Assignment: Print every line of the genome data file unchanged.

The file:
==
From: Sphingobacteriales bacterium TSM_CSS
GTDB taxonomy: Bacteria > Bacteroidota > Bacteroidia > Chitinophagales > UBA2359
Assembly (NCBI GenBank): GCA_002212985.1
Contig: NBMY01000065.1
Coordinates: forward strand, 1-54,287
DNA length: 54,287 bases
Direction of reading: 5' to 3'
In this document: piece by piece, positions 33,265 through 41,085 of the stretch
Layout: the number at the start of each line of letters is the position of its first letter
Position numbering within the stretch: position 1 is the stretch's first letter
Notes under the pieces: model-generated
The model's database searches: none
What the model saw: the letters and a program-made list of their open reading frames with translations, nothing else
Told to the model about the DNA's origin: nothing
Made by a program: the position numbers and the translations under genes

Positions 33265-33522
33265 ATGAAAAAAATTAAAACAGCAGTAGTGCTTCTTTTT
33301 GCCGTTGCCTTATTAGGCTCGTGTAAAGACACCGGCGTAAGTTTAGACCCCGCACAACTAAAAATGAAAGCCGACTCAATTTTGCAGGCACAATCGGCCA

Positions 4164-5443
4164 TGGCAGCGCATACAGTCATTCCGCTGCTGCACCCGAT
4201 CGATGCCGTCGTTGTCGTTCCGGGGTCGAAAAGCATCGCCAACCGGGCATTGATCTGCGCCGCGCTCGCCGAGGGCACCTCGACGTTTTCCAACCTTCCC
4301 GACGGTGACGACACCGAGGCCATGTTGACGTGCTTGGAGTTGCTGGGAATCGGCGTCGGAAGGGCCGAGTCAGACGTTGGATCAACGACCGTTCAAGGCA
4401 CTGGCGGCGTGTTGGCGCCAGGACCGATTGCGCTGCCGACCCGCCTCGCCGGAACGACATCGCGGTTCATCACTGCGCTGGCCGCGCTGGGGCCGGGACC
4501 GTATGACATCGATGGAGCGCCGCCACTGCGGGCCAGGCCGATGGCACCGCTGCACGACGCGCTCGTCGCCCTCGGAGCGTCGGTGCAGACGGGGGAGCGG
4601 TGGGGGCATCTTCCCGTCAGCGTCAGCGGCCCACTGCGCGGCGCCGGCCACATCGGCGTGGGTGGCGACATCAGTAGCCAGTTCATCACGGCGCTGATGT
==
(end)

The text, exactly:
From: Sphingobacteriales bacterium TSM_CSS
GTDB taxonomy: Bacteria > Bacteroidota > Bacteroidia > Chitinophagales > UBA2359
Assembly (NCBI GenBank): GCA_002212985.1
Contig: NBMY01000065.1
Coordinates: forward strand, 1-54,287
DNA length: 54,287 bases
Direction of reading: 5' to 3'
In this document: piece by piece, positions 33,265 through 41,085 of the stretch
Layout: the number at the start of each line of letters is the position of its first letter
Position numbering within the stretch: position 1 is the stretch's first letter
Notes under the pieces: model-generated
The model's database searches: none
What the model saw: the letters and a program-made list of their open reading frames with translations, nothing else
Told to the model about the DNA's origin: nothing
Made by a program: the position numbers and the translations under genes

Positions 33265-33522
33265 ATGAAAAAAATTAAAACAGCAGTAGTGCTTCTTTTT
33301 GCCGTTGCCTTATTAGGCTCGTGTAAAGACACCGGCGTAAGTTTAGACCCCGCACAACTAAAAATGAAAGCCGACTCAATTTTGCAGGCACAATCGGCCA

Positions 4164-5443
4164 TGGCAGCGCATACAGTCATTCCGCTGCTGCACCCGAT
4201 CGATGCCGTCGTTGTCGTTCCGGGGTCGAAAAGCATCGCCAACCGGGCATTGATCTGCGCCGCGCTCGCCGAGGGCACCTCGACGTTTTCCAACCTTCCC
4301 GACGGTGACGACACCGAGGCCATGTTGACGTGCTTGGAGTTGCTGGGAATCGGCGTCGGAAGGGCCGAGTCAGACGTTGGATCAACGACCGTTCAAGGCA
4401 CTGGCGGCGTGTTGGCGCCAGGACCGATTGCGCTGCCGACCCGCCTCGCCGGAACGACATCGCGGTTCATCACTGCGCTGGCCGCGCTGGGGCCGGGACC
4501 GTATGACATCGATGGAGCGCCGCCACTGCGGGCCAGGCCGATGGCACCGCTGCACGACGCGCTCGTCGCCCTCGGAGCGTCGGTGCAGACGGGGGAGCGG
4601 TGGGGGCATCTTCCCGTCAGCGTCAGCGGCCCACTGCGCGGCGCCGGCCACATCGGCGTGGGTGGCGACATCAGTAGCCAGTTCATCACGGCGCTGATGT